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The Playlist

Review: Race And Class Issues Clash With Lowbrow Comedy In 'Peeples'

  • By Gabe Toro
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  • May 8, 2013 6:01 PM
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  • 2 Comments
Peeples
You’d be forgiven if you expected Tyler Perry to influence a large chunk of “Peeples,” the latest film to carry his name like a neon sign promising broad comedy and aggressive but dubious morality. Even the beginning seems to hum with the predictable rhythms of Perry’s multi-movie empire, with a dark screen soundtracked to the purr of a man’s voice introducing a particularly holy gospel tune. It’s a clever strategy for writer-director Tina Gordon Chism, who soon reveals that this is comic actor Craig Robinson, crooning to a classroom filled with children about the need to avoid urinating on others. At once, you’re assured that this film is going to explore places Perry normally wouldn’t dare… and surely places maybe you wouldn’t seek either.

SFIFF Review: 'Inori' Is A Gentle Look At A Slowly Fading, Traditional Way Of Life

  • By Sean Gillane
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  • May 7, 2013 7:57 PM
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  • 0 Comments
Pedro Gonzáles-Rubio’s “Inori” (Japanese for prayer) is set in Kannogawa, Japan, a dying town. There’s no menacing factory in the background spewing smoke or a horrible natural disaster in the recent past haunting the town. In fact, the environment we’re introduced to is serenely beautiful; a misty mountain showing off with its thick forests. The ancient land is treated patiently and meditatively by Gonzáles-Rubio’s camera, giving the sense that this place is eternal. It’s only the human life that’s fading away.

Review & Recap: The Scheming Continues In 'Game Of Thrones' Season 3, Episode 6 'The Climb'

  • By Katie Walsh
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  • May 6, 2013 10:01 AM
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  • 6 Comments
Game of Thrones, Season 3, Varys, Little Finger
Welcome back Throne Gamers, whether you want to be or not! This week's episode, "The Climb," directed by Alik Sakharov, continues to dwell on the scheming and interpersonal machinations of those who happen to have a bit of power in Westeros, who are all desperately trying to pull one over on the person next to them just to save their own skin. No one seems to be in any sort of comfortable position, and all of the tricks they play on each other are borne out of sheer terror of being displaced in the power food chain. And that's the game of thrones, right? Sadly, there is little to no ass in this episode.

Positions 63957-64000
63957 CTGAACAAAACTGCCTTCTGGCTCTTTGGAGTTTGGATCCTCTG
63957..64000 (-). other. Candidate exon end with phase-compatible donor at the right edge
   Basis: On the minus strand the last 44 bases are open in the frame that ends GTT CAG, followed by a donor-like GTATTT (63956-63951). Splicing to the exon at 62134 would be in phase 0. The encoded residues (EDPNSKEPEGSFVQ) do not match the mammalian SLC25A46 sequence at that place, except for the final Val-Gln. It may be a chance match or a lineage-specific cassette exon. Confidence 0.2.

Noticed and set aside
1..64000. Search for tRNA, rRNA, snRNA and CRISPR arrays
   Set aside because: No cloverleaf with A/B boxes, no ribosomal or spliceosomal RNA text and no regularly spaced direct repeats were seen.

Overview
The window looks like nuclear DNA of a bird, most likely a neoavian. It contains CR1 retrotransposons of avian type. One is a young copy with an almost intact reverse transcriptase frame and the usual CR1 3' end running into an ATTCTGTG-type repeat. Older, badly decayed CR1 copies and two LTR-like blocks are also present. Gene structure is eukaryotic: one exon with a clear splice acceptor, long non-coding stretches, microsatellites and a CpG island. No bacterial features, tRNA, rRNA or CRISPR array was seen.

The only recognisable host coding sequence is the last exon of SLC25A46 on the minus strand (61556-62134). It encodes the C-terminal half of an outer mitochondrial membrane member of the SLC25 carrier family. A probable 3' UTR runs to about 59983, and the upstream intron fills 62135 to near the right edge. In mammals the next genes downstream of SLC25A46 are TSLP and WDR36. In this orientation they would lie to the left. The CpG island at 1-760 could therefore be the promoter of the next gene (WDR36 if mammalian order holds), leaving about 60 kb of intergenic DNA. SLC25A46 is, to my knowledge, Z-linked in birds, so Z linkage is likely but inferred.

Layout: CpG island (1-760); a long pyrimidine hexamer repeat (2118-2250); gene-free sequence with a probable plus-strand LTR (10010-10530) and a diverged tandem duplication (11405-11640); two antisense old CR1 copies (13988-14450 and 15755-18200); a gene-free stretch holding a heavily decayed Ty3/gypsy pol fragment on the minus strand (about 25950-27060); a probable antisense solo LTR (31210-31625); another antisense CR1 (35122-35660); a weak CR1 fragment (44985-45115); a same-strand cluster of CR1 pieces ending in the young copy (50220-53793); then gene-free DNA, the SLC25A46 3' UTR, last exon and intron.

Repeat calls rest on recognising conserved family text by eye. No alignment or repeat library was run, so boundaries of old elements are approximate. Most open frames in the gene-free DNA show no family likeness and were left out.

Review: 'The Great Gatsby' Is A Decadently Empty Tale Of Empty Decadence & Impossible Love

  • By Rodrigo Perez
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  • May 6, 2013 9:01 AM
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  • 45 Comments
The Great Gatsby
The distinctive, vista-obsessed movies of Baz Luhrmann are nothing if not stylish, generally flamboyant and lavish in their candy-colored visual treatments. Subtlety has never been of much interest to the Australian filmmaker who has leaned heavily on melodrama and romantic fairy tales told in a passionate, bright Technicolor style. But sincerity and resplendent ardor have generally anchored his always-plush films, even when they’ve been too long and affected (“Australia”) or overpowered with the odor of teen angst (“Romeo + Juliet”). Luhrmann, it seems, was born to tell stories of impossible love in the most sumptuous ways possible.

Recap: Memes & A Paul Simon Parody Does In The 'Veep'

  • By Kevin Jagernauth
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  • May 5, 2013 10:30 PM
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  • 2 Comments
The second season of "Veep" is finally on the upswing after stumbling out of the gate, with last week's episode showing what the writers can do with just a little bit of focus. And this week's "The Vic Allen Dinner" mostly takes the same tack, finding comedic potential in a simple premise and then driving to the hoop and while it might not be a slam dunk, it's a solid alley-oop.